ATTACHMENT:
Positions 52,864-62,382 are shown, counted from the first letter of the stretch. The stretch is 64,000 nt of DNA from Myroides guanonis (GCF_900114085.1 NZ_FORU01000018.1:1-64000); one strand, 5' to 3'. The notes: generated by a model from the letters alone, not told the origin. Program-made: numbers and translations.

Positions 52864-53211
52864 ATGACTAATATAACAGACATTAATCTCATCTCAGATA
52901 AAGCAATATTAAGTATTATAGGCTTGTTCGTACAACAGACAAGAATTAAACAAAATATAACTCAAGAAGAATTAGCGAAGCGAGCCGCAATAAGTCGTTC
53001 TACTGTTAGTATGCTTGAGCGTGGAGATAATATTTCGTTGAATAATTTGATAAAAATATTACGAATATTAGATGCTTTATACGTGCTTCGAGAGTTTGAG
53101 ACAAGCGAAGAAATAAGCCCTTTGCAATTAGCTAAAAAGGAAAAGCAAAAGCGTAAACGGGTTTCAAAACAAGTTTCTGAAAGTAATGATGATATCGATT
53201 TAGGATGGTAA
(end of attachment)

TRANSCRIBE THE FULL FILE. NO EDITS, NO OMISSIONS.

Positions 52,864-62,382 are shown, counted from the first letter of the stretch. The stretch is 64,000 nt of DNA from Myroides guanonis (GCF_900114085.1 NZ_FORU01000018.1:1-64000); one strand, 5' to 3'. The notes: generated by a model from the letters alone, not told the origin. Program-made: numbers and translations.

Positions 52864-53211
52864 ATGACTAATATAACAGACATTAATCTCATCTCAGATA
52901 AAGCAATATTAAGTATTATAGGCTTGTTCGTACAACAGACAAGAATTAAACAAAATATAACTCAAGAAGAATTAGCGAAGCGAGCCGCAATAAGTCGTTC
53001 TACTGTTAGTATGCTTGAGCGTGGAGATAATATTTCGTTGAATAATTTGATAAAAATATTACGAATATTAGATGCTTTATACGTGCTTCGAGAGTTTGAG
53101 ACAAGCGAAGAAATAAGCCCTTTGCAATTAGCTAAAAAGGAAAAGCAAAAGCGTAAACGGGTTTCAAAACAAGTTTCTGAAAGTAATGATGATATCGATT
53201 TAGGATGGTAA